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Tom Gurney BSc (Hons) is an art history expert with over 20 years experience
Published on June 19, 2020 / Updated on October 14, 2023
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Lucas Cranach was a true Renaissance master who impressed in a variety of different art forms whilst also becoming a local politician of some note. His drawings offer a stripped down insight into his natural technical skills.

Pen and black ink, sometimes with washes, was the most frequent method used by Cranach within his drawings. The majority of those that still remain are of portraits or animal depictions. There are also some more complex pieces that would have been study pieces for future paintings. Many of his drawings went into very precise detail, which wasn't always the case during this period, when others would produce loose depictions that would not be intended to be used as completed artworks in their own right. There are also clear similarities between the content drawn by Durer and Cranach, both of whom enjoyed capturing the precise form of animals and birds. The former also did many of these in watercolour too.

The quality of Cranach's work would leave behind a huge impact. In fact, his legacy was continued by his own workshop, led by his son, for several decades, with similar pieces being produced that essentially extended his own lifetime. Whilst some would criticise his son for taking advantage of his father's creative qualities, the situation simply underlined the passion felt for the Elder's work and the pointless attempt it would have been to try to outdo his father. This period was dominated by prints from woodcut engravings, and drawing was a key element to that medium. Some German artists from this era became used to a stark contrast of black and white because of their work in etching, making it harder to then understand the more subtle concepts of art.

Albrecht Durer had initially been inspired by his father's medical and natural world books that contained some beautifully illustrated elements that brought different plants to life. He would go on to produce illustrations in a similar style, as well as watercolour paintings that bore similarities in the ways in which they were put together. Cranach himself would also become involved in book illustrations, including decorating the Prayer book of Emperor Maximilian around its borders. He also worked on a number of design projects for various publications by Martin Luther. Something we have learnt is that Cranach would build up drawings in levels, first putting together individual items before creating more complex compositions, again within the same use of pen, ink and washes.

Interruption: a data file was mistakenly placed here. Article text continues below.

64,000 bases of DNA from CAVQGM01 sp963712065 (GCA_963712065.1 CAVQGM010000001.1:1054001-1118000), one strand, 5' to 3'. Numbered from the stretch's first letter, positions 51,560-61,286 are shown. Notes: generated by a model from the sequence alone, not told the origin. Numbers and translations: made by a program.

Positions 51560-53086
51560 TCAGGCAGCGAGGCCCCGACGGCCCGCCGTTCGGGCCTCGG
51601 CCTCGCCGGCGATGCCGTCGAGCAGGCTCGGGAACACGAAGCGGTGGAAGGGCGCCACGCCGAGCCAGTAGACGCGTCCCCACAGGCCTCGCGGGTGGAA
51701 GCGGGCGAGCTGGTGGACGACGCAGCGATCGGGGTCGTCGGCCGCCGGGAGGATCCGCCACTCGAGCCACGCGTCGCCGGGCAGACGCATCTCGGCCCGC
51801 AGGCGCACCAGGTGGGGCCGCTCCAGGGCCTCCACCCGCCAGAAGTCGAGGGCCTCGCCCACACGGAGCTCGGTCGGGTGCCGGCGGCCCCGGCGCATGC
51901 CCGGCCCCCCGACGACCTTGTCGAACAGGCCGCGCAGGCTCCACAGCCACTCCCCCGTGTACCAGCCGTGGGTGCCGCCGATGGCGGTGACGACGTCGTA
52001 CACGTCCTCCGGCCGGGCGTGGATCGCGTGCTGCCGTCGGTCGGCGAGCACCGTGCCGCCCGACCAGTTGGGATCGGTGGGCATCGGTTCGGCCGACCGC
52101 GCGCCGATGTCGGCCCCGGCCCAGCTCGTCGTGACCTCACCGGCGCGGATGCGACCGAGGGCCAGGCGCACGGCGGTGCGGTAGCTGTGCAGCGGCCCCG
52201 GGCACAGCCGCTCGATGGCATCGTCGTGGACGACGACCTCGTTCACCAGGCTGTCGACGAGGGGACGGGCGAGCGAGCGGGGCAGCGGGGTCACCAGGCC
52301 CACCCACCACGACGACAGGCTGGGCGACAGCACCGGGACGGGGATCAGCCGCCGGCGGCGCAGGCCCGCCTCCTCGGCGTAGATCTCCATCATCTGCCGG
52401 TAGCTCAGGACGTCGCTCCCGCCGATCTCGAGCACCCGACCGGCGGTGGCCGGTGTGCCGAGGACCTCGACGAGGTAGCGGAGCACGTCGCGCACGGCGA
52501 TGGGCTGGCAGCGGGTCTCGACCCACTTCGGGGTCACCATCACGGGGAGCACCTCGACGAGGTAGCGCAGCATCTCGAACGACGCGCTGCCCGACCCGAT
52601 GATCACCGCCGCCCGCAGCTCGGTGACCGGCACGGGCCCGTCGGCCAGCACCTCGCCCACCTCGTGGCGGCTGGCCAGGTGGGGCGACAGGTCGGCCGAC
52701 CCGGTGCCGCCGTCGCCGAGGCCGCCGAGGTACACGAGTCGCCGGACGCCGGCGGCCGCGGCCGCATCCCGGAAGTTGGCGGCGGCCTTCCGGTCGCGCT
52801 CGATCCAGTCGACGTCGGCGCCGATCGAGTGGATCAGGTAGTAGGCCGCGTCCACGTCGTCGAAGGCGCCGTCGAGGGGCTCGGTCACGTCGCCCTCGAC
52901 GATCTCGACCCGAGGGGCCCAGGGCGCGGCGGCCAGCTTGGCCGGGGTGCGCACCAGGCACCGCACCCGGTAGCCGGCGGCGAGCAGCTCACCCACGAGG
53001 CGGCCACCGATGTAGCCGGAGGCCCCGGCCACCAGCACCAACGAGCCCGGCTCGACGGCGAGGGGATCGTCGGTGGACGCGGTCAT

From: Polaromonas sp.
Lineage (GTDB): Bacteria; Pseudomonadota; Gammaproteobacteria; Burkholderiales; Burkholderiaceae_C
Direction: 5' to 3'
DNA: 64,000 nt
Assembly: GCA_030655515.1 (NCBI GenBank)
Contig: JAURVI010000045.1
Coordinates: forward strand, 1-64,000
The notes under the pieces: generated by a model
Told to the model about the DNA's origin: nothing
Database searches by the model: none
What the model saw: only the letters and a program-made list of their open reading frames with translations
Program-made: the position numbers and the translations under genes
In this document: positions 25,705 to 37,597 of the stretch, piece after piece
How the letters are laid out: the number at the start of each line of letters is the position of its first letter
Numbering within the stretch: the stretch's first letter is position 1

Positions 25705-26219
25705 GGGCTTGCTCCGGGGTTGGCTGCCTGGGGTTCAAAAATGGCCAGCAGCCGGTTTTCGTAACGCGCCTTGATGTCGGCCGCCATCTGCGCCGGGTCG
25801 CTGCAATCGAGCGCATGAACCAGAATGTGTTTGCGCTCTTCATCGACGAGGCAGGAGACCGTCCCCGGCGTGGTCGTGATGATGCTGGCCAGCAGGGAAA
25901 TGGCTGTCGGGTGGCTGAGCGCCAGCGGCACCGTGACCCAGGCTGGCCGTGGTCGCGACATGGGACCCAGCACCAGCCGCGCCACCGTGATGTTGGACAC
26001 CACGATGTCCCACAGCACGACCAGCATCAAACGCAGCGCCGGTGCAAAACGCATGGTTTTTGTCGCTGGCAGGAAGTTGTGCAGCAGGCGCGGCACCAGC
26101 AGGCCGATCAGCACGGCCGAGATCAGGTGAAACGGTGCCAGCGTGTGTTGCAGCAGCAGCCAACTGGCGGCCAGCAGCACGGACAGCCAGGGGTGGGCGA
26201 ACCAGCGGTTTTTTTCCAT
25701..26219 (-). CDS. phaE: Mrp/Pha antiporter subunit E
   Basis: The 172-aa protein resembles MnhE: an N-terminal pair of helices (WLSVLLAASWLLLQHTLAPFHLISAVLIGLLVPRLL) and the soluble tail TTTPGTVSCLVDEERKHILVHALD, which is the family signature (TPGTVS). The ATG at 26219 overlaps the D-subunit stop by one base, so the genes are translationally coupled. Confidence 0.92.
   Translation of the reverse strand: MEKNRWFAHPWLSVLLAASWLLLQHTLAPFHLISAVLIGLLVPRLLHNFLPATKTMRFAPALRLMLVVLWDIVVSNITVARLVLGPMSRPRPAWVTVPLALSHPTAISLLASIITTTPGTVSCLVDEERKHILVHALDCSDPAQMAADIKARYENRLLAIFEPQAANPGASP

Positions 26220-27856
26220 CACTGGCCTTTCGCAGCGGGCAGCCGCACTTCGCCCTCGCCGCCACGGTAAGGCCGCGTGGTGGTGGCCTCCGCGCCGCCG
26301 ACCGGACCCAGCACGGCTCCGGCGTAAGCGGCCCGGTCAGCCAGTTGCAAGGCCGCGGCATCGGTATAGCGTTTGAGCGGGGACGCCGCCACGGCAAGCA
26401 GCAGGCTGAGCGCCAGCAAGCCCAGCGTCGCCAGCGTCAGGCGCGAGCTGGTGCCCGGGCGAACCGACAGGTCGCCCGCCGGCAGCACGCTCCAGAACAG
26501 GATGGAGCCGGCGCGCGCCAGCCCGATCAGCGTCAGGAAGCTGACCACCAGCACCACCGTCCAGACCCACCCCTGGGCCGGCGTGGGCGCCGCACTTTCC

The artist put together a large number of animal studies using the same combination of pen and ink, right across his career. The same forms would then also appear within his paintings at a later date, but placed within the bright colour that typified his work in that medium. One good example of this would be his frequent depictions of stags within simple drawings, and then again in some of his most famous paintings. Some of them would have a number of different washes and would also often be completed on both sides of the piece of paper, which became known as working on recto and verso. This was common ever since the Italian Renaissance, with this resource being harder to source than it is today, so many artists would put different studies together on the same sheet, before reversing and carrying on once more.

The various stag sketches started with forms created via dark chalk, with varying widths of wash then added. Cranach would use different coloured washes together in the same drawings from time to time. The artist also tended to have the animal's facing directly at the viewer. He is known to have started to produce these in around 1530, although there remains a large amount of uncertainty with regards to accurate dating around most artists of this period, simply because it was so long ago and that they were not researched in as exhaustive a manner as the true masters of the Italian Renaissance. In recent years, however, tastes have broadened to include those on the periphery who still possessed uplifting artistic qualities and the likes of Durer and Cranach are no-longer just the interest of German domestic art followers, but many more across Europe and North America.